A few months ago I went on retreat with the Kairos School of Spiritual Formation in Eastern Pennsylvania. Kairos has an office in Lancaster, Pa., while holding many of its classes and retreats at the Jesuit Center in Wernersville, Pa.
The Jesuit Center is a beautiful location, with rolling hills and paths, surrounding a castle-like main building. It is ideal for contemplation, away from the rush and noise of everyday life. For this reason, the center was built in the 1920s for Jesuit novices, for $2 million. The benefactors, Nicholas and Genevieve Brady, were a wealthy Catholic couple from New York City. At that time, Jesuit leaders believed students would learn best in a place secluded from the world.
No women were let into the complex beyond the foyer. Iron gates, the barrier between the foyer and the rest of the building, still remain. But today they are open.
From 1930 to 1966, the Jesuit Center functioned as a Novitiate, training men as teachers, priests and chaplains. Then, with changes in the Catholic Church and society, the number of novices dwindled and the center took new forms. It became a place for spiritual teaching based on the work of St. Ignatius Loyola. It opened its doors and gates to those seeking spiritual direction, including women. By 1993 the center welcomed ecumenical groups for retreats and teaching. Kairos began a relationship with the center around then, holding retreats and classes on the campus most months of the year ever since.
My experience at the center was transformative. In addition to praying, journaling and walking through the grounds, I participated in a Saturday workshop led by Susan Classen. It was especially meaningful to engage with Susan since her parents founded the church I grew up in near Springfield, Ohio. She is the director of Cedars of Peace, a retreat center of the Sisters of Loretto in Kentucky, a Catholic religious order.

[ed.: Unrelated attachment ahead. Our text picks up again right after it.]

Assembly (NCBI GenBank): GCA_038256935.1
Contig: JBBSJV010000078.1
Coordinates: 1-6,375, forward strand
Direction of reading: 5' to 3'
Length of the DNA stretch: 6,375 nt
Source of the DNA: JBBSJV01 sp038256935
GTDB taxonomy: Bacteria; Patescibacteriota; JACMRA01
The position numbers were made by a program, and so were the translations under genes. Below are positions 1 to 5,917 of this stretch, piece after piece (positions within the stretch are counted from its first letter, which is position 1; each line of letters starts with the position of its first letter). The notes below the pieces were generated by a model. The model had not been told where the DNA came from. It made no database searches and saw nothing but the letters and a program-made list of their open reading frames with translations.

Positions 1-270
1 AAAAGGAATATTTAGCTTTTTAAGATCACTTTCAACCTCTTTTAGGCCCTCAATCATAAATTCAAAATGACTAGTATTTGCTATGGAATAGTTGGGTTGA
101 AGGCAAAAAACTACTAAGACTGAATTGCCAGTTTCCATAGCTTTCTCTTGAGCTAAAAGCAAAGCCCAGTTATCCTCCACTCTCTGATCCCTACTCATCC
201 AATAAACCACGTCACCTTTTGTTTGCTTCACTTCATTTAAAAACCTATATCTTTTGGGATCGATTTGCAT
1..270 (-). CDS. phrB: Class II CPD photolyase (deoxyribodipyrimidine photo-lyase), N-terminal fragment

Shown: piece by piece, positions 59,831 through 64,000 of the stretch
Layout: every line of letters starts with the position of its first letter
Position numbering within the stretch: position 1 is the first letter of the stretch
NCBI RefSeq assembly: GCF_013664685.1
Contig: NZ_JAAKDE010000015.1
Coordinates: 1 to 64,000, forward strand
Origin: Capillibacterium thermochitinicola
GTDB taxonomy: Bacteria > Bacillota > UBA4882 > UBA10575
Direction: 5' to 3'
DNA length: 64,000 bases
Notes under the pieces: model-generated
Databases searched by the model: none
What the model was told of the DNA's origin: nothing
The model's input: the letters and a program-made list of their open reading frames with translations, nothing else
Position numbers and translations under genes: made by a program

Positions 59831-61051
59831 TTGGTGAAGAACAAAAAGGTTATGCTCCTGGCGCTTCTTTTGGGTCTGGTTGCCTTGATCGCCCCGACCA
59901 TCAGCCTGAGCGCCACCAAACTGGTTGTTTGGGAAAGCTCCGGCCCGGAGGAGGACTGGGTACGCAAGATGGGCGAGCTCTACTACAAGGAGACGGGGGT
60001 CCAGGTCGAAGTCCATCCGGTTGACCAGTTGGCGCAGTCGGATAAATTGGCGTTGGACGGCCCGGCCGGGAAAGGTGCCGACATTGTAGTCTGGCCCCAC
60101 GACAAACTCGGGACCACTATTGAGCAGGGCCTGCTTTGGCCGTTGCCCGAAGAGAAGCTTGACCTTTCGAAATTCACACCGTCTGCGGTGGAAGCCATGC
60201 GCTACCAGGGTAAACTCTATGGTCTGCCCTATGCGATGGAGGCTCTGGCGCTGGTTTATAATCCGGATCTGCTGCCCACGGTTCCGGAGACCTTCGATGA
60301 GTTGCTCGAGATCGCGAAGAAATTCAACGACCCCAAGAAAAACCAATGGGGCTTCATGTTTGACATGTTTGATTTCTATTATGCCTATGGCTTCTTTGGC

While experiencing the beauty of the weekend, I also reflected on the fact that not so many decades ago I could not have walked past the iron gates. What does it mean to experience the Spirit in a place originally built to exclude me?
I wondered if some of the elder Jesuit fathers living at the center were glad for my presence. Perhaps they merely endured the non-male and non-Jesuit people who roamed their halls? Or, most likely, they all experienced the changes in different ways.
I noticed that the grand front entryway is no longer used. A sign is posted on the door that says, “This is not an entrance.” Now everyone enters through a door around back that is handicapped accessible.
Often in my work with Mennonite Church USA I have reflected on the relationship between institutions and movements. The Jesuit Center was built as a magnificent institution of Catholic learning. Kairos was founded by a small group of Anabaptist-minded people who wanted to deepen their spiritual life. My retreat allowed glimpses into this movement-institution interplay.
Currently Kairos plays a crucial role in keeping the Jesuit Center operational. A Mennonite teacher of contemplation lives and works at a Catholic retreat center. The practice of spiritual disciplines, deeply rooted in the Jesuit tradition, is now equipping Mennonites for ministry. I find myself praying for vocational direction in a room built for a soon-to-be Jesuit priest. Throughout the weekend I was aware that the Spirit repurposes our institutions by moving in ways we can’t often foresee.
Joanna Shenk is associate for interchurch relations and communications for Mennonite Church USA.